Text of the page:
a 1 MB link with security that they will use as
required. The protocols involved with handle both
data and voice, with a very flexible topography.
The technology achieves its goal by embedding tiny,
non expensive short range tranceivers into the
devices available today. The radio operates on the
2.45 GHz frequency band, and supports up to 721
KBps, along with three voice channels.
Each devices offers a unique 48 bit address from
the IEEE 802 standard, with the connections being
point to point or multipoint. The max range is
10 meters, although it can be extended to 100
meters by increasing the power. The devices are
also protected from radio interference by changing
their frequencies, also known as frequency hopping.
What's important, is the fact that Bluetooth
devices won't drain battery life. The specification
targets power consumption of the device, limiting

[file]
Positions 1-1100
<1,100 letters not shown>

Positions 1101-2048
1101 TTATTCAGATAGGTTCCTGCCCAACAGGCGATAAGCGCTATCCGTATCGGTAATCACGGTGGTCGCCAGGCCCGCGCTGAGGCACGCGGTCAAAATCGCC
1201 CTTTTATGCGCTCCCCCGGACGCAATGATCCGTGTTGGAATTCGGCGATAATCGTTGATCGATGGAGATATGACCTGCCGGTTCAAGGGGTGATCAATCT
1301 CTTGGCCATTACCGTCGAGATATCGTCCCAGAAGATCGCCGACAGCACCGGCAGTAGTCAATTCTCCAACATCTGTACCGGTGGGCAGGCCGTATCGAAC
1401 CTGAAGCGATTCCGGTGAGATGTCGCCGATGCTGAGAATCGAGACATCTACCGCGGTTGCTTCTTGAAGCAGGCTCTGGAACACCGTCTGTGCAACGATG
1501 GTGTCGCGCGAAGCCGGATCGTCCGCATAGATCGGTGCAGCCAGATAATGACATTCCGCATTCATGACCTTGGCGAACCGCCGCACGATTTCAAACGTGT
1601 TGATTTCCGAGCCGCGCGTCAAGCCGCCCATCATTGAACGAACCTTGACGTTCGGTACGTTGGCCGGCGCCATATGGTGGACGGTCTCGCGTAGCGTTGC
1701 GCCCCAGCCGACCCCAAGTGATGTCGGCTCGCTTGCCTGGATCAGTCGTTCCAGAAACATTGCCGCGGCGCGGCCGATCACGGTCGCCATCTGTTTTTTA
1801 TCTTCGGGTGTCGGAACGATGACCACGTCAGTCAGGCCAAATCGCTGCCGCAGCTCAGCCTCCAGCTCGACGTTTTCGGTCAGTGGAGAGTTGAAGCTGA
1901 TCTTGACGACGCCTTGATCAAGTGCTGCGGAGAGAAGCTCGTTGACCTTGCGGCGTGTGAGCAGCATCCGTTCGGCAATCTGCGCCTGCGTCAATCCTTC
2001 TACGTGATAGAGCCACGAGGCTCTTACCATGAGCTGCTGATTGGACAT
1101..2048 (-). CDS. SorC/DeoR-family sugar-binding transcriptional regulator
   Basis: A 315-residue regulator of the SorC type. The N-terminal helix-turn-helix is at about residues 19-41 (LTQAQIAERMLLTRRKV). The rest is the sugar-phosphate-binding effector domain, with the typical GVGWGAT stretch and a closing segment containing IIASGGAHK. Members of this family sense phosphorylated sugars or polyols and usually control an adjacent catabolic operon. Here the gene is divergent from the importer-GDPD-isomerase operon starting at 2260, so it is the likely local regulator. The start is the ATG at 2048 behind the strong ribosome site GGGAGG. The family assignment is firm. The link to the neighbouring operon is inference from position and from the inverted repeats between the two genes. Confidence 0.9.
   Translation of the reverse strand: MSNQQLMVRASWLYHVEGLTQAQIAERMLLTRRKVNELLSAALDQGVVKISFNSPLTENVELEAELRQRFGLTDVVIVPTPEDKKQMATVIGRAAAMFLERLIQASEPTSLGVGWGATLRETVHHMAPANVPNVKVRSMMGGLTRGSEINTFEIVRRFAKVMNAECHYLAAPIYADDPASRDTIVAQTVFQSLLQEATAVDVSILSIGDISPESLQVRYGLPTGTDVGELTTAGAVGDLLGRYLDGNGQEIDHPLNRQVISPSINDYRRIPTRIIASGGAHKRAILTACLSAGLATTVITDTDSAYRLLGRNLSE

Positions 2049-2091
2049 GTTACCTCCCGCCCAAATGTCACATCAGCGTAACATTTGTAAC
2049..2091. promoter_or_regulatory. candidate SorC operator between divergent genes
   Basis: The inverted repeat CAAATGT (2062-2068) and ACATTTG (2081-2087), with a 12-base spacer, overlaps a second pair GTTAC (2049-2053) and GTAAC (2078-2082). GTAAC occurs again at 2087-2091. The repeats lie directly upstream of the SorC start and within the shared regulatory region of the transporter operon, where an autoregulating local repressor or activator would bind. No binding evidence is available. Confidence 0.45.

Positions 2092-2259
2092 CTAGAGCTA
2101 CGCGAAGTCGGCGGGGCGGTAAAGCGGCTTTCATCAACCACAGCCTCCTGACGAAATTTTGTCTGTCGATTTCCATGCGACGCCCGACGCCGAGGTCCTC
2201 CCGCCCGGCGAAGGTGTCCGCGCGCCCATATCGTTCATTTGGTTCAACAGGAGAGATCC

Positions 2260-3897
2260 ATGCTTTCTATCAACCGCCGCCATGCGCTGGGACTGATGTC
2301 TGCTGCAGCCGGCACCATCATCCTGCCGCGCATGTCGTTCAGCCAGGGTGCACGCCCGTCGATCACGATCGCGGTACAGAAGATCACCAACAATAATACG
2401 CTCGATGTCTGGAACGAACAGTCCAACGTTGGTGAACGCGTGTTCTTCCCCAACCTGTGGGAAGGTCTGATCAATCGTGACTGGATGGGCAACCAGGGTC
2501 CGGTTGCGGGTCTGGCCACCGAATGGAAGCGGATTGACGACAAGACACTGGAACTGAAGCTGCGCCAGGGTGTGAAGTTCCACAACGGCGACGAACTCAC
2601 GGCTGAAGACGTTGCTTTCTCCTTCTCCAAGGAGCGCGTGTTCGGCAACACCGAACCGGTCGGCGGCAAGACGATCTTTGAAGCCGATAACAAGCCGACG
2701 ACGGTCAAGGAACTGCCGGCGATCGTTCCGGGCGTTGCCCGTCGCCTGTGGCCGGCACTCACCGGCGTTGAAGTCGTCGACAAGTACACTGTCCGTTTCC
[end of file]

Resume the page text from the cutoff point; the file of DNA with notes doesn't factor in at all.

the drain on the battery. The radio chip will
consume only 0.3mA in stand by mode, which is less
than 5% of the power that standard phones use.
Bluetooth will also guarantee security at the bit
level. The authentification is controlled by the
user via a 128 bit key. The radio signals can
be coded with anything up to 128 bit. With the
frequency hopping, Bluetooth is already very
hard to listen into.
The baseband protocol is a combination of both
circuit and packet switches. Slots can be reserved
for synchronous packets as well. Each packet
will be transmitted in a different hop frequency.
Normally, a packet covers a single slot although
it can be extended to cover up to five slots.
Bluetooth can also support data channels of up to
three simultaneous voice channels. Therefore,
it's possible to transfer the data while you talk
at the same time. Each individual voice channel
will support 64 KB.
From a technical standpoint, Bluetooth is very
different indeed. It's the best wireless method
in the world, surpassing even infrared. For
communication on the go, Bluetooth is indeed
very hard to compete with.